Prenatal exposure to non-tailpipe air pollution emissions is associated with development of autism spectrum disorder (ASD) in young children, according to a study published in the January issue of Environment International.
Md Mostafijur Rahman, Ph.D., from the University of Southern California in Los Angeles, and colleagues examined associations between ASD and fine particulate matter (PM2.5) tracers of tailpipe (elemental carbon [EC] and organic carbon [OC]) and non-tailpipe (copper [Cu], iron [Fe], and manganese [Mn]) sources during pregnancy. The analysis included 318,750 children born in Kaiser Permanente Southern California hospitals from 2001 to 2014 and followed until age 5 years.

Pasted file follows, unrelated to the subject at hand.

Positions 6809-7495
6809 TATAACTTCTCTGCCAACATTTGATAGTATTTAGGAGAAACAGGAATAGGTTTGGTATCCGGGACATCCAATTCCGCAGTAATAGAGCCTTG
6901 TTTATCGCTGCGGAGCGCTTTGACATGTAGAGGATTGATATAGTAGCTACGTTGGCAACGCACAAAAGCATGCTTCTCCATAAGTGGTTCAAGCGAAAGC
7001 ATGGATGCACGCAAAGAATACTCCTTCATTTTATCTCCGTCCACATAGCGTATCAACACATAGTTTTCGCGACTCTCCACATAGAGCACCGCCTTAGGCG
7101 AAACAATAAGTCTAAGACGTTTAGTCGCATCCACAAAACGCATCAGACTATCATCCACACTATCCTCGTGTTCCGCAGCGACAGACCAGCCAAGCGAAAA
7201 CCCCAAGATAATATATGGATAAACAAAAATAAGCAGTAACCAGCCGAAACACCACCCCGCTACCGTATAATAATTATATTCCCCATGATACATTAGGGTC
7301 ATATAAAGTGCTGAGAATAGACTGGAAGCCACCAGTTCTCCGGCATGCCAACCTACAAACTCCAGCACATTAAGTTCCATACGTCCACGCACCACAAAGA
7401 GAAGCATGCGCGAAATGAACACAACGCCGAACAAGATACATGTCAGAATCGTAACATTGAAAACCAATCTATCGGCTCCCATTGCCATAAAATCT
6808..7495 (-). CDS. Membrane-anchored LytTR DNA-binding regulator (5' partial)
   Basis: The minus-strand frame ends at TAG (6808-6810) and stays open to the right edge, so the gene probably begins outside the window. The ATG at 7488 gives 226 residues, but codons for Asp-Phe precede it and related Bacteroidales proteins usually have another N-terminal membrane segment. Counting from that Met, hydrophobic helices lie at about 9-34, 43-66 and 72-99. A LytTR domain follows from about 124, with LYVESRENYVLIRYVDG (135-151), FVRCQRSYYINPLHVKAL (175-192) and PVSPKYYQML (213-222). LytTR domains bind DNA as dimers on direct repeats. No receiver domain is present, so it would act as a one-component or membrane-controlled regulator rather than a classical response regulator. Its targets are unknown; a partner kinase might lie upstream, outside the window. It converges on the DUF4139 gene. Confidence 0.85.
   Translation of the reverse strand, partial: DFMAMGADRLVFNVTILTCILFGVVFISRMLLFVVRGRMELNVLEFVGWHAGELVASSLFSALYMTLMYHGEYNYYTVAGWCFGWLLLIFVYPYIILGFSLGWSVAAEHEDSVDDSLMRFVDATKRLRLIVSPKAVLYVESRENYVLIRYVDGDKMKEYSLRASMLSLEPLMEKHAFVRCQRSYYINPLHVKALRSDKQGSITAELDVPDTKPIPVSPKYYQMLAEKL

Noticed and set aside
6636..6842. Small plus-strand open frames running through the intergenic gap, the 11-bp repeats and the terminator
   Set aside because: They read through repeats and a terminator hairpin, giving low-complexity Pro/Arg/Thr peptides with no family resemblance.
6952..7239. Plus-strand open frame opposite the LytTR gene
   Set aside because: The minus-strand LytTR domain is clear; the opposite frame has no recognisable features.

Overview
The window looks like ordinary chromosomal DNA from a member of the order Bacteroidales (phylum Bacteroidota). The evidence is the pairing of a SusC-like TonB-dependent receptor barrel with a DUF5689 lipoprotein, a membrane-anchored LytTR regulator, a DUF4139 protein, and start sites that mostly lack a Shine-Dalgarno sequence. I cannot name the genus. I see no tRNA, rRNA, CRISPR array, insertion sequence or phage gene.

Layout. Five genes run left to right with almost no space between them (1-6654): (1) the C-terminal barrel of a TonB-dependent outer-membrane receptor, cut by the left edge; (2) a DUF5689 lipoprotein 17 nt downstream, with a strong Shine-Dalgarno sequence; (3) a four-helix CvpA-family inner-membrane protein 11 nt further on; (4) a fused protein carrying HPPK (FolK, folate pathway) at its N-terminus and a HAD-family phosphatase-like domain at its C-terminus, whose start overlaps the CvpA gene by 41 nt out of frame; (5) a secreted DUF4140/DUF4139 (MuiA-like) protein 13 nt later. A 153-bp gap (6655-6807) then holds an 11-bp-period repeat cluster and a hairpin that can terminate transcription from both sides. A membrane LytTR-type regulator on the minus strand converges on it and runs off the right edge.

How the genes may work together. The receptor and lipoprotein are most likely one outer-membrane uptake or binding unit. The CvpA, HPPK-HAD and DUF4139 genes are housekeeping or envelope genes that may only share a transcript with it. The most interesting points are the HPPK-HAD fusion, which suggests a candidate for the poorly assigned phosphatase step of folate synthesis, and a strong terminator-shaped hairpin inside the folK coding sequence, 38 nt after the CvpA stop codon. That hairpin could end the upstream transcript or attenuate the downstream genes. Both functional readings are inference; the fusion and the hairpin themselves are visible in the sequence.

The researchers found that increased ASD risk was associated with gestational exposures to tracers of both tailpipe and non-tailpipe emissions in single-pollutant models. For EC, OC, Cu, Fe, and Mn, the ASD hazard ratios per interquartile increment of exposure were 1.11, 1.09, 1.09, 1.14, and 1.17, respectively. For non-tailpipe sources, the estimated effects of Cu, Fe, and Mn were largely unchanged in two-pollutant models when adjusting for PM2.5, nitrogen dioxide, EC, or OC. There was marked weakening of ASD associations observed for EC and OC when adjusting for non-tailpipe sources.
“Implications are that reducing tailpipe emissions, especially from vehicles with internal combustion engines, may not eliminate ASD associations with traffic-related air pollution,” the authors write.
Md Mostafijur Rahman et al, Prenatal exposure to tailpipe and non-tailpipe tracers of particulate matter pollution and autism spectrum disorders, Environment International (2023). DOI: 10.1016/j.envint.2023.107736
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